Womb of the modern world

January 19, 2011

Twenty-five of us crowded into the Dwaze Zaken arts cafe a few days ago, at the point where the River Amstel flowed out into the Zuider Zee. We were about to set out on a walk through the oldest parts of Amsterdam (formerly Amstelredam–dam on the Amstel) to trace the story of Europe from medieval to modern times.

For this fascinating city has so carefully preserved its original character dating back to at least the 17th century, and in parts, to the 13th century. A walk through the old city takes one from feudal times through the Renaissance to the Reformation, and on into the Age of Discovery and the Enlightenment.

‘We‘ were participants of the Evening School of European Studies, meeting every second Thursday in Amsterdam for classes, as well as others following the course online in Holland and Belgium, plus some interested friends and relatives.

Satisfied by one of Dwaze Zaken’s renowned lunches, we stepped out onto what was the earliest port of the former fishing village that grew up around the river’s outlet.

The Zeedijk used to be a path on top of the dijk that protected the town from the sea. At the start of the street is one of Amsterdam’s oldest wooden houses, dating back to the 16th century. Guidebooks tell us that this inn was called t Aepgen, old Dutch for The Ape, named after the owner’s flea-ridden pet monkey. Sailor-lodgers would be scratching themselves for days afterwards, prompting the Dutch saying: Hij is in de aap gelogeerd–meaning, ‘he’s got problems’.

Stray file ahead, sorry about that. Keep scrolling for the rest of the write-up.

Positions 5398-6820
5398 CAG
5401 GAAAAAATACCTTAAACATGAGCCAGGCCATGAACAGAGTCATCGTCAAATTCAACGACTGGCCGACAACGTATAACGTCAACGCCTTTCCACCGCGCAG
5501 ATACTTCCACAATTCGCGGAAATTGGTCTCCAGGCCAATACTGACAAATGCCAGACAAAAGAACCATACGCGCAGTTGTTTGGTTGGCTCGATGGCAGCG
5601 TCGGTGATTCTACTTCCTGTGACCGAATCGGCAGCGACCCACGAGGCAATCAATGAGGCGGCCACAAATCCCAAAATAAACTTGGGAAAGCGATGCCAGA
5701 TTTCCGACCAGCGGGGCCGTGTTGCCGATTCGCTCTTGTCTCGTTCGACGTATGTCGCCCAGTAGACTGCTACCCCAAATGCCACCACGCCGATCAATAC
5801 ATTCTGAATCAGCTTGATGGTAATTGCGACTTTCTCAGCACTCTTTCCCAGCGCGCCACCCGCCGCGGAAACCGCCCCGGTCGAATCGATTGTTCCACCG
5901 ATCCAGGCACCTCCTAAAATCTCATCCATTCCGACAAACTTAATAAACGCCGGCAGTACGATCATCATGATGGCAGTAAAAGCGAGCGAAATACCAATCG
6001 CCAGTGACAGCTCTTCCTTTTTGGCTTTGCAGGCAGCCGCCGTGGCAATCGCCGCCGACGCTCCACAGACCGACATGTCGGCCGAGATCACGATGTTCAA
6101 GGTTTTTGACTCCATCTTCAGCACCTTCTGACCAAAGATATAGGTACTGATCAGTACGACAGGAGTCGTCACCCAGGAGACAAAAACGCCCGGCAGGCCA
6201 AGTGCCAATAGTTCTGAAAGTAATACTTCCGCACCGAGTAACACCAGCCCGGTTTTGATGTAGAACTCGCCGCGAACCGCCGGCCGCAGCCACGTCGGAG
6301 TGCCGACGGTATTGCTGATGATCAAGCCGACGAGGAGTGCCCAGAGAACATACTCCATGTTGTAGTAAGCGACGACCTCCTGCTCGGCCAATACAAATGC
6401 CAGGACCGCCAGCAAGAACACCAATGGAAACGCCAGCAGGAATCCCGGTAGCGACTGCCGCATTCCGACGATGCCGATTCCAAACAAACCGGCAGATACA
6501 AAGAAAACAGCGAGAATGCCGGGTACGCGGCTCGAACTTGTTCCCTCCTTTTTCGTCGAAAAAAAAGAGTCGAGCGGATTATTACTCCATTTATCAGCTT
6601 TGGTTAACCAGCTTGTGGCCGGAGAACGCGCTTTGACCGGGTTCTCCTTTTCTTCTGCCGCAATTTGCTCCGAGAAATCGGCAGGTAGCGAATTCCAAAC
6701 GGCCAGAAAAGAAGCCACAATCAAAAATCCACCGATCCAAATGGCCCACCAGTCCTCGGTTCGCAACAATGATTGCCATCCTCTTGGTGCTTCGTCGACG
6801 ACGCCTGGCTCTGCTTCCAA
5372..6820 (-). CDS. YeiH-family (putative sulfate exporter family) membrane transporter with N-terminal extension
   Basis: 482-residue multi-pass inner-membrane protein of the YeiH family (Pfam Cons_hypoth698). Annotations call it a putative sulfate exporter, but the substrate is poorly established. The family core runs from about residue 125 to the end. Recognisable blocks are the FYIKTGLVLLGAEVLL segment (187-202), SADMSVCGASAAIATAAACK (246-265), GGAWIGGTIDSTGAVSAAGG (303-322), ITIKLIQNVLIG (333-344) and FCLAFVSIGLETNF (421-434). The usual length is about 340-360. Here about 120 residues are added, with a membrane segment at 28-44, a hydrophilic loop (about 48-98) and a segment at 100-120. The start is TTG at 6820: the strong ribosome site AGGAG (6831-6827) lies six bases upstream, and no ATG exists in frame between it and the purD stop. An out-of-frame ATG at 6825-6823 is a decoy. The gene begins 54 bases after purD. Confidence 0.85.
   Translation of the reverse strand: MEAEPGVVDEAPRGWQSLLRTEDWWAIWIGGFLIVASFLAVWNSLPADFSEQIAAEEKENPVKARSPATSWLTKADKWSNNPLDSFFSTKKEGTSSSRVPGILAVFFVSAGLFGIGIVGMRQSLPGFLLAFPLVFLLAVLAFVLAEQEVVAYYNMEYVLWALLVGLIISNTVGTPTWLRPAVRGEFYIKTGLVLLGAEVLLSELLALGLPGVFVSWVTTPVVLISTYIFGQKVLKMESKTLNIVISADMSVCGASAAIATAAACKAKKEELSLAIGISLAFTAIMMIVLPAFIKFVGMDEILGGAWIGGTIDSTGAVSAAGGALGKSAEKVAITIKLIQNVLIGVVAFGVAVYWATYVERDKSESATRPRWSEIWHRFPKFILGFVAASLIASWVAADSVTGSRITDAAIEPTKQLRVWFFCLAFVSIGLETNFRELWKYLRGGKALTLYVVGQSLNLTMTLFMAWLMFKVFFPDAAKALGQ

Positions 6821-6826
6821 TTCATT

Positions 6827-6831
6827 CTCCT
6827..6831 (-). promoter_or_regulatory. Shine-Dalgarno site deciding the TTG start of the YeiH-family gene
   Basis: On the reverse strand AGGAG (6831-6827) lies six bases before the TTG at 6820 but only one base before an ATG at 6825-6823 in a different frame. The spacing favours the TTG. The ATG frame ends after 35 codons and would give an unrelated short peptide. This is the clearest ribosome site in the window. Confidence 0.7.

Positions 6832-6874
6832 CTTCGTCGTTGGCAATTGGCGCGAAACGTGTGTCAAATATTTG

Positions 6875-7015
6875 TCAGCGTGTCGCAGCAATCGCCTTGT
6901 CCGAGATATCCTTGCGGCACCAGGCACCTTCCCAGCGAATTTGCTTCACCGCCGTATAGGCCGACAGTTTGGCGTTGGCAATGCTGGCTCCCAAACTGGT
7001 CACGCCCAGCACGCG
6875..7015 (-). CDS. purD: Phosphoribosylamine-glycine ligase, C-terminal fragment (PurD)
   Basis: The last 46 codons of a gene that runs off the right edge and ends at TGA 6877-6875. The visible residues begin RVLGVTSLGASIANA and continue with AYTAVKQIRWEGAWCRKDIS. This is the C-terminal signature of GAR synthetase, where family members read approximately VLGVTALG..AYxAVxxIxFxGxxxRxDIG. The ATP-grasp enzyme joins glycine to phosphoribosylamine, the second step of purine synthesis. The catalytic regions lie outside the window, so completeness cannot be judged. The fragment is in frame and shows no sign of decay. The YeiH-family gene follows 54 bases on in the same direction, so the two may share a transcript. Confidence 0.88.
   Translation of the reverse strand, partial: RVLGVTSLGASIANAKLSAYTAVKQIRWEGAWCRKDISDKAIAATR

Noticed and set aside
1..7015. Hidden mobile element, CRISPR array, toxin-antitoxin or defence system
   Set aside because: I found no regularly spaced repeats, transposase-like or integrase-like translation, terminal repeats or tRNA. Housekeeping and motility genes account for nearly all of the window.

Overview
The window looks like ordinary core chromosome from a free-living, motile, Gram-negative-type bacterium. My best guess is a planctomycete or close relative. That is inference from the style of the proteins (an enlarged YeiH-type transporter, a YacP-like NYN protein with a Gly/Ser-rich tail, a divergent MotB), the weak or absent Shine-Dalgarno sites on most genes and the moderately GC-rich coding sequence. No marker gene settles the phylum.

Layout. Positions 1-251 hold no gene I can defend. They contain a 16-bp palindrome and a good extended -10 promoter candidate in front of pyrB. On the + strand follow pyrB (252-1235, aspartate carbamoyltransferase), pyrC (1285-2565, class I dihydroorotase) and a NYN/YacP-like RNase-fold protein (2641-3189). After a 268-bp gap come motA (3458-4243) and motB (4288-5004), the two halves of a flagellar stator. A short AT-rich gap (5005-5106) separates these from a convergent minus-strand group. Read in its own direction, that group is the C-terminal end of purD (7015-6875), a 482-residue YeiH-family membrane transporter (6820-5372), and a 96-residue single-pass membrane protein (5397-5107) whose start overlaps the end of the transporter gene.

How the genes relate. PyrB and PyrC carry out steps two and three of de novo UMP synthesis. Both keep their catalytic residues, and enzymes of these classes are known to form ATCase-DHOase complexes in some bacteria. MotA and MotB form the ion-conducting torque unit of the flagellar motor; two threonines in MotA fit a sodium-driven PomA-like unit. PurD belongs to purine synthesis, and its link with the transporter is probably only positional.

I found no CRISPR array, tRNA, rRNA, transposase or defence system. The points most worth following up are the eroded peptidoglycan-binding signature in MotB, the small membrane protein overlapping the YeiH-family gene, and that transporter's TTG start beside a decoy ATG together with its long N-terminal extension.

Passage
The story of Amsterdam’s global impact begins in St Olof’s chapel right opposite the inn. One May day in 1578, the Amsterdammers threw out their Catholic city fathers and embraced the Protestant faith. Like many other sacred buildings in the city, the chapel was then given over to multiple purposes, both holy and profane.

Here in this chapel, directors of the United East Indies Company (VOC) had listened to the theories of a fiery Calvinist preacher and leading mapmaker, Petrus Plancius, that a north-east passage to Asia existed over the top of Russia that would enable the Dutch to outflank and out-trade the Catholic Spaniards and Portuguese in Asia. That led directly to the contract with an English captain named Henry Hudson to search for this passage.

In 1609, Hudson set sail from the tower on the former sea wall a short walk from the chapel, to discover–after a radical change of plans and course–the Hudson River and Manhattan Island. This event and the subsequent establishment of a Dutch fort there called Nieuw Amsterdam, later New York, is commemorated by a bronze plaque on the tower.

Right opposite the tower lay the city’s early shipbuilding yards, which with urban expansion got pushed further east. The vessels built here formed the world’s largest shipping fleet which soon would carry fully half of Europe’s merchandise. We walked along canals past warehouses reminding us of such cargoes of tobacco, spices, diamonds, pirated treasures, wine, grain, timber, furs, gum, ivory, sugar–and slaves.